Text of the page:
By Kelly Camacho
In eighth grade, after years of being bused out of my East Side neighborhood to a more prestigious charter school in Buffalo, I did something my teachers and parents hoped for, but realistically never thought would happen. I took the City Honors entrance test and earned a seat at the school.
I started as a freshman, proud I had an opportunity people rarely get. Or should I say, people like me rarely get. In a school where the majority of my classmates were white and upper middle class, other students told me I was only there to fill gender and race quotas.
These comments hit hard when we were all on track to graduate, and despite four years together as a part of the same school community I was still just a token Latina to them.
From there I went to the University at Buffalo, as an environmental studies major. I studied birds, plants and air that didn’t smell like the Kensington Expressway. During my studies, I realized that all the problems I experienced growing up were linked to the environment.
In our society, money is power and poor communities of color are the target for pollution because we lack the power to fight back.
This year people across the globe are stuck inside to keep us from getting Covid-19. The highest rates of Covid-19 are found in communities like the 14215 ZIP code, the one where I live, which is predominantly people of color, low-income households and essential service workers on the front lines of this crisis.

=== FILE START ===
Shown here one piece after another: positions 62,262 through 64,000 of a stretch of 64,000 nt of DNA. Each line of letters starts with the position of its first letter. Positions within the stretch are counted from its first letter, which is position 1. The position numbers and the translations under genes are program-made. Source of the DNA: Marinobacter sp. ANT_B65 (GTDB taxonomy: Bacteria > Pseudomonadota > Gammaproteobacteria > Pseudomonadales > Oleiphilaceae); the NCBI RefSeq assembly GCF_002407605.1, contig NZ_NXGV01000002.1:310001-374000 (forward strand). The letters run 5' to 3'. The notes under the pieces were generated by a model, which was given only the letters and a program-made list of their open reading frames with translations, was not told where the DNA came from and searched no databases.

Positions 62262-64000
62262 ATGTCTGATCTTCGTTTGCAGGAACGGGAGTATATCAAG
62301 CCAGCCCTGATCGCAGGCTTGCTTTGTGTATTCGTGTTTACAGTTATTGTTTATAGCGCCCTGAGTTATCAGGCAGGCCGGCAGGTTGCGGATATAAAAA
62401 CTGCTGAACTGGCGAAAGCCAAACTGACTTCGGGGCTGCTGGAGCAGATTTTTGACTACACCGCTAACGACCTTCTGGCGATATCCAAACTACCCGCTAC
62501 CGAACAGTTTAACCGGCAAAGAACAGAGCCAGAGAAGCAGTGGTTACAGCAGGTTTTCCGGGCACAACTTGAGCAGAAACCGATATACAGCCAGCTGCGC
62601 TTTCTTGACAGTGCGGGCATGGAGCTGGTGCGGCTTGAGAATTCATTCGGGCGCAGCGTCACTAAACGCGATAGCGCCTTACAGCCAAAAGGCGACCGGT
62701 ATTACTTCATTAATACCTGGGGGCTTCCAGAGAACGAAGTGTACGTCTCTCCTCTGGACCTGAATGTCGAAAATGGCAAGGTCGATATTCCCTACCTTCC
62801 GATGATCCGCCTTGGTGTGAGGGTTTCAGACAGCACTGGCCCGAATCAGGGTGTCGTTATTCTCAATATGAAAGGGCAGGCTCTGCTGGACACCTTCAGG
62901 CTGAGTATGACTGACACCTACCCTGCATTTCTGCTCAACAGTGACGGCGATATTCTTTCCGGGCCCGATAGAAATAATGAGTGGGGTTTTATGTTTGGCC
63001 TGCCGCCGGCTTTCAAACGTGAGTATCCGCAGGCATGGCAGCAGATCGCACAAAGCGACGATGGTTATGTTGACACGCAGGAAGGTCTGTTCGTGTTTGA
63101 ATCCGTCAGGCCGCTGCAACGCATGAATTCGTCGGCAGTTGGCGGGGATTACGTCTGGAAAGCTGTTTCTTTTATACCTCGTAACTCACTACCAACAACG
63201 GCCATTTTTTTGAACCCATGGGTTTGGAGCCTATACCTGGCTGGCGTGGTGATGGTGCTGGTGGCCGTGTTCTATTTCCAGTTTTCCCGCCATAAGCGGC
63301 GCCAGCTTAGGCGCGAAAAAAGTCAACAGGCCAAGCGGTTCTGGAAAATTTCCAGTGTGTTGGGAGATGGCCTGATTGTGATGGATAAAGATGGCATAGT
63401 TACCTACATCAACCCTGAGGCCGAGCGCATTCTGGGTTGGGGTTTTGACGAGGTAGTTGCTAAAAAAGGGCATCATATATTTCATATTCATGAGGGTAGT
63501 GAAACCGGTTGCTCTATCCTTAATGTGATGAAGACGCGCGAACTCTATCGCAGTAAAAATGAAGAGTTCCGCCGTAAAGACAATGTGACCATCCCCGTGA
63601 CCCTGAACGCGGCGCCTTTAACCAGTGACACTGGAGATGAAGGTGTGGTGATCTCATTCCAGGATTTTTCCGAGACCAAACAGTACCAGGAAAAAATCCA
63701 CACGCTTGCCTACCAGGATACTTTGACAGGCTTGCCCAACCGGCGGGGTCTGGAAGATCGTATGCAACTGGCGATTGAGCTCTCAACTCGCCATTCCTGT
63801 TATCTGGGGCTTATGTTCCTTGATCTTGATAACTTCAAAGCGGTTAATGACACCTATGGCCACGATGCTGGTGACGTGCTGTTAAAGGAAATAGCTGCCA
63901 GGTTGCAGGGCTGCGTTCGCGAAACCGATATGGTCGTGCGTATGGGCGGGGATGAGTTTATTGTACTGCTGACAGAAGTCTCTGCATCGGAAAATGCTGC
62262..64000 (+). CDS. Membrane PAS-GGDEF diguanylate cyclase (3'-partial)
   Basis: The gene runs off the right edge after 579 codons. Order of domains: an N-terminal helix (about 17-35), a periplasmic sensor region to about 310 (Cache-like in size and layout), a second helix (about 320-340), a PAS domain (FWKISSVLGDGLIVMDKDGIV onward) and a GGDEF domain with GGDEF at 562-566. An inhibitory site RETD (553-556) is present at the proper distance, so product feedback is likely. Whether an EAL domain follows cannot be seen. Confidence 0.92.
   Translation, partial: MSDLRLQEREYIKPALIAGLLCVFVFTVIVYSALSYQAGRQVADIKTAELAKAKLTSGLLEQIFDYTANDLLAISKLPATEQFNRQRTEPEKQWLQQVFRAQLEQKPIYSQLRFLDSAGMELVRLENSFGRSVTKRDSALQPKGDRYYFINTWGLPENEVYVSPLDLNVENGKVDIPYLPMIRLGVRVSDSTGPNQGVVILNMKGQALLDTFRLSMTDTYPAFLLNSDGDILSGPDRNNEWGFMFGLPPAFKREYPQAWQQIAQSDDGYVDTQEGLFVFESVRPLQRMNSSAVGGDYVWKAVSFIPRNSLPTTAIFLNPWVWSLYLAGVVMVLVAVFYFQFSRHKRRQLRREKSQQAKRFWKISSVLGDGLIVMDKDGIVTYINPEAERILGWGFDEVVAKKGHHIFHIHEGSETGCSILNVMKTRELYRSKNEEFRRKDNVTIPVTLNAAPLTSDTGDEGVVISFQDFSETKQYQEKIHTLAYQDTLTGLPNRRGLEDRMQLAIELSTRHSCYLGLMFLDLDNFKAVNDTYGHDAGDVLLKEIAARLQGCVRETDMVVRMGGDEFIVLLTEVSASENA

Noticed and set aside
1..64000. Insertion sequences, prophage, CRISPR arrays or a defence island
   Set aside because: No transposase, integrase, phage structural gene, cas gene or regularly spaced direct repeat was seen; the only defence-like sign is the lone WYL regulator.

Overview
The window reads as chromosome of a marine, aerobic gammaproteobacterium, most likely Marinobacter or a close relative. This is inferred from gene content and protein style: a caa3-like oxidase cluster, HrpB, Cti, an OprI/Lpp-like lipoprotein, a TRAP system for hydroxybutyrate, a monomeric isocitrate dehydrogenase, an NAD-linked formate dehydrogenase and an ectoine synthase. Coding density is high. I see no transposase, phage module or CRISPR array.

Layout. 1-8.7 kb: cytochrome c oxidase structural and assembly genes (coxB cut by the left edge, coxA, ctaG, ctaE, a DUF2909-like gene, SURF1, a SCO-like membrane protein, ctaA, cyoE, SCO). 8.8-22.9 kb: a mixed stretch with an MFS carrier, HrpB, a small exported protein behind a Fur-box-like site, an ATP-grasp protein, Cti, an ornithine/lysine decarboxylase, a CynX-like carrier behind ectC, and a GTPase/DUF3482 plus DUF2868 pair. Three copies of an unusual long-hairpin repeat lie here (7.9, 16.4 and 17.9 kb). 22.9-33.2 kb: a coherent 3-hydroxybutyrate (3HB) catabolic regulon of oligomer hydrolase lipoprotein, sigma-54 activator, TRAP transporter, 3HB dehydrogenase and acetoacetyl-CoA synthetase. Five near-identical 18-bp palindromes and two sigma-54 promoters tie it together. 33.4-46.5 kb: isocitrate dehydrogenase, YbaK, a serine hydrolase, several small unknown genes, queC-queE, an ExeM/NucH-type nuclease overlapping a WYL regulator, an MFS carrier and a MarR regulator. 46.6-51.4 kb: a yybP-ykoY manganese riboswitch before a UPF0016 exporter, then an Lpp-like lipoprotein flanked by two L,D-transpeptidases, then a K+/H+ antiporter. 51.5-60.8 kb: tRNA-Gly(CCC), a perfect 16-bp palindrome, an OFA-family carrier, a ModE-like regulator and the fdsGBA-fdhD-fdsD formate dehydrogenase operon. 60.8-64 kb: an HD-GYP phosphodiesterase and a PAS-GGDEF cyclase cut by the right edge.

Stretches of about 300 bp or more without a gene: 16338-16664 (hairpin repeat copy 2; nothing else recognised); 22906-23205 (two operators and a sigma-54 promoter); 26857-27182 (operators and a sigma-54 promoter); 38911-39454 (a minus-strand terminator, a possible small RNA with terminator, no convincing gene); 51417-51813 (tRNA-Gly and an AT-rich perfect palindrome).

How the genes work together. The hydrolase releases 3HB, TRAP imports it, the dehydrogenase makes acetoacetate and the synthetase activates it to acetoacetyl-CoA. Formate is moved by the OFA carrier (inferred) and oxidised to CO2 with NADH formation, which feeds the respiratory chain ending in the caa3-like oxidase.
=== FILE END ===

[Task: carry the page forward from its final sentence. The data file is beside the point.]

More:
During this crisis I got lucky. I accepted a position as the climate justice organizer for PUSH Buffalo. While so many people are unemployed, I have a safe job where I can work from home.
Working from home means using my education to explain to Buffalo’s communities that all the things we are experiencing from Covid-19 are just a trial version of what’s to come if we don’t take active measures to combat climate change.
While the rich and powerful can afford to pretend climate change is a hoax, we cannot. Climate and economic catastrophe on a scale we’re witnessing now could easily happen.
There will be more illnesses, supply shortages, layoffs and deaths. In 2019, PUSH Buffalo and the NY Renews coalition worked hard to get the Climate Leadership and Community Protection Act passed, but the work doesn’t stop there.
Buffalo, we have to come together to continue to demand a regenerative economy. We need solutions that can lift us out of this crisis while also halting the climate crisis and protecting our most vulnerable communities.
Fifty years after the first Earth Day, our economy still exploits the planet, and we can’t exploit the planet without exploiting ourselves.
Kelly Camacho is PUSH Buffalo’s climate justice organizer.